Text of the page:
Skilled Nursing Facilities
Skilled Nursing Facilities
Some skilled nursing facilities do not want their residents to have power wheelchairs or scooters. I feel that this is because it is such a new market and little history of nursing home residents using a power chair. As the baby boomers begin to age and as technology has advanced to make it easier to travel within a home environment and or community environment, some residents are coming to facilities with power chairs.
There are a few SNFs (skilled nursing facilities) that are willing to work with the therapists to determine the best method for assessing a resident's ability to safely operate a power wheelchair.
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Power chairs and scooters can be safe within a skilled nursing environment if the residents have been properly assessed and regular monitoring occurs. It is imperative that all staff stay alert to the residents performance and alert the therapist for a re-evaluation if there are concerns, a decrease in physical abilities or mental alertness.
The first step to determining if a resident can safely operate a power mobility device is to complete a mini mental exam, which determines if the individual is oriented to the present tense, can follow simple directions and assesses memory.
If the skilled nursing facility resident safely completes the mini mental exam, a trail test for visual motor skills can be performed. Safety and operation guidelines can then be reviewed, and finally working on safe transfers and operation of the chair.
Does the resident have good posture and trunk control? If they have stooped posture, fall asleep often and have limited neck ROM (range of motion) they many times are not physically able to safely operate a power chair.
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Practice And Education
Be sure to have several practice sessions in the environment. Also, patient and staff education is vital and an agreement can be written and signed that should the resident become unsafe in the operation of their power wheelchair that a reassessment and/or removal from the power chair is possible. Good thorough documentation and periodic review is necessary.
There are different guidelines available, however, it is imperative that the facility staff have the understanding that they must maintain the well being and safety of the other residents, staff and visitors as well as the individual in the power chair.
You will rely on the skilled nursing facilities staff for further feedback and monitoring of the resident.
Occupational Therapy True Story
Too much you say! Nothing ventured nothing gained. Would you like to spend your day just trying to push yourself to the dining room with your manual chair, and then be too tired to eat? Where is the quality of life issue in this?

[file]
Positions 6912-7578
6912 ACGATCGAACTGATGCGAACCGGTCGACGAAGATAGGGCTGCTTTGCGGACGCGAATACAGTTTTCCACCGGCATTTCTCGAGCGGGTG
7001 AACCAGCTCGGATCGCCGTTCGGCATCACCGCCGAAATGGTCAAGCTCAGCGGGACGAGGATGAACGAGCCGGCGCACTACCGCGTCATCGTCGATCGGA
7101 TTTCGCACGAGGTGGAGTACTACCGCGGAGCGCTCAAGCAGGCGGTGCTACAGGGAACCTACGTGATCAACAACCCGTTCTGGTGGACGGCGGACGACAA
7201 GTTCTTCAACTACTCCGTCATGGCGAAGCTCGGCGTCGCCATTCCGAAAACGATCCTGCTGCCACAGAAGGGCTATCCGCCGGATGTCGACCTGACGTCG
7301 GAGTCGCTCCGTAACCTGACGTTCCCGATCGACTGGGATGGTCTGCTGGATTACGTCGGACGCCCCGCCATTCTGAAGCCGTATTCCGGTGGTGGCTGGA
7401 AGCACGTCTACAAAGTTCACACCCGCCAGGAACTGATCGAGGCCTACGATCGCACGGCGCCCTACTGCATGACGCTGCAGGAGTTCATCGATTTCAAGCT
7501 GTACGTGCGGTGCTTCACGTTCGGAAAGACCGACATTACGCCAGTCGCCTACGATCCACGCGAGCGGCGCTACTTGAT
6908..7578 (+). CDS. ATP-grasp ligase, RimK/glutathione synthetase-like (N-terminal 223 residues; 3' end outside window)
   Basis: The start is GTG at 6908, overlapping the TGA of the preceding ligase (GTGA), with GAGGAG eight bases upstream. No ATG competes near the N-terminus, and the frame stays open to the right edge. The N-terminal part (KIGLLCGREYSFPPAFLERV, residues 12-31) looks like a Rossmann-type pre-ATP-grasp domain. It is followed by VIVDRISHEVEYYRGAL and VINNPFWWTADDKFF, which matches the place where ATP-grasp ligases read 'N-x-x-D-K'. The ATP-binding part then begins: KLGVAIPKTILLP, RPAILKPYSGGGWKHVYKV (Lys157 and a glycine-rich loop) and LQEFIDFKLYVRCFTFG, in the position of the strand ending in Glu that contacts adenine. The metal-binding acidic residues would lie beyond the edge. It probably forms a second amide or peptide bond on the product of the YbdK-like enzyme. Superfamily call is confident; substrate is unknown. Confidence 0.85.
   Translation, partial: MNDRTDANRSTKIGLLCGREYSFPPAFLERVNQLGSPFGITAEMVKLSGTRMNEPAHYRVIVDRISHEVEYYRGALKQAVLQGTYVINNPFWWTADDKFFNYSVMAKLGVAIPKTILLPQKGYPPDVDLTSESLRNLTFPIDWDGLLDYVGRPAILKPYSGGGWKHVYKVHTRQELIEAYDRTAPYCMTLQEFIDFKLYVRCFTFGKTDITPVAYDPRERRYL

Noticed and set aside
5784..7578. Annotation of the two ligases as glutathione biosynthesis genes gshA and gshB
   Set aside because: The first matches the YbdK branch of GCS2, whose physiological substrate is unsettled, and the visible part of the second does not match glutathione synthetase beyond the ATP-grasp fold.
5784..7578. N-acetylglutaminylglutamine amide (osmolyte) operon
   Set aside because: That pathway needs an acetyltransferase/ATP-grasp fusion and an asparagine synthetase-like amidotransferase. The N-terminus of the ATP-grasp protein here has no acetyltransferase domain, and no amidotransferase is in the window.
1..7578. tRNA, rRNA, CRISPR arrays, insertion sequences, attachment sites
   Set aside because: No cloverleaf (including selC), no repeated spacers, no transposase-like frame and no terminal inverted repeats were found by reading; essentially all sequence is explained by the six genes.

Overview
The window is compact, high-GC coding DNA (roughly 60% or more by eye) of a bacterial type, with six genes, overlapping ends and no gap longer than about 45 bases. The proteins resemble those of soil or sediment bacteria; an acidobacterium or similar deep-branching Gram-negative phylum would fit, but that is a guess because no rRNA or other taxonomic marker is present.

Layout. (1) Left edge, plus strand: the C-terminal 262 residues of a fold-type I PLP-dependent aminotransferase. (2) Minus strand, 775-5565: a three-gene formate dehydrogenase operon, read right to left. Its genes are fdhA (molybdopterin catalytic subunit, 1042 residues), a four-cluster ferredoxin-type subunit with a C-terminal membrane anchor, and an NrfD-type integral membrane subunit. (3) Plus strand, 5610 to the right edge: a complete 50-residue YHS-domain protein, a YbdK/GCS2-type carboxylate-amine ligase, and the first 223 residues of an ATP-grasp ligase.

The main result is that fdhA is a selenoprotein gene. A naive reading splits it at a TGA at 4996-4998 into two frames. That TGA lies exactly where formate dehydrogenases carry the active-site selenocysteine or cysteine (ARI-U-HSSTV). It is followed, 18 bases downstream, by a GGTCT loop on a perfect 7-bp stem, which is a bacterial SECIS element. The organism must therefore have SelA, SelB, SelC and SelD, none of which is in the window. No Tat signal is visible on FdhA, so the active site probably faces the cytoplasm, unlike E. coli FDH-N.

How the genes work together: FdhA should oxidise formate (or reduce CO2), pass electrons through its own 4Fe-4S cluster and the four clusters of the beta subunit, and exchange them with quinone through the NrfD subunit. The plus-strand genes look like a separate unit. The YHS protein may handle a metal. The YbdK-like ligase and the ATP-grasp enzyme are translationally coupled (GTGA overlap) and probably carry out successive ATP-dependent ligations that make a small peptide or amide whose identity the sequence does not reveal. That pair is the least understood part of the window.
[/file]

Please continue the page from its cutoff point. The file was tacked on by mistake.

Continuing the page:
As an Occupational Therapist you have the opportunity to promote independence while helping determine the best method for each individual client.
I have had the opportunity to do this in a skilled nursing facility and the cooperation with the administrator, nursing staff and other therapists have proven it to be successful. It takes additional monitoring by all staff, but is well worth the end results.
Negative And Dependent
My personal experience of working with an aka (above the knee amputee) with limited mobility, and receiving dialysis is that now he has a new attitude and outlook on life. This person had spent most of his day propelling himself in a manual wheelchair, and had been a hoyer lift for transfers.
Skin breakdown was occurring and pressure sores were needing attention from the wound nurse on staff.
He had a negative outlook and attitude with all staff and had given up when he was not able to use his prosthesis due to skin issues.
I can tell you that this individual went through Occupational Therapy, completed the mini mental exam, the trail test, has limited neck ROM, and is able to recall safety and power wheelchair operations. One stipulation I had was this individual would need to be able to safely transfer on and off the power chair with supervision only.
Given my recommendations he was ready to work and work he did! He could not wait to use that power chair and looked forward to his therapy sessions. He was motivated to work hard and in time was able to successfully complete this task. It took time, persistence and patience on his part.
Positive And Independent
His quality of life changed for the better. He is more engaged in his environment, is happier and initiates greetings with others he meets in the hall.
He has never failed to say “Hi, Marcie” when we meet in the hallway. My last noted observation is that he continues to follow the rules, participates in activities and interacts with staff.
From the staff's perspective he is pleasant, more cooperative and independent which means he is less reliant on staff for some of his personal needs.
Make A Difference
So, if you are up for a challenge and want to make a difference as an Occupational Therapist then power wheelchairs can become a part of your program in your skilled nursing facilities.
Put your creative minds to work and you can make a difference!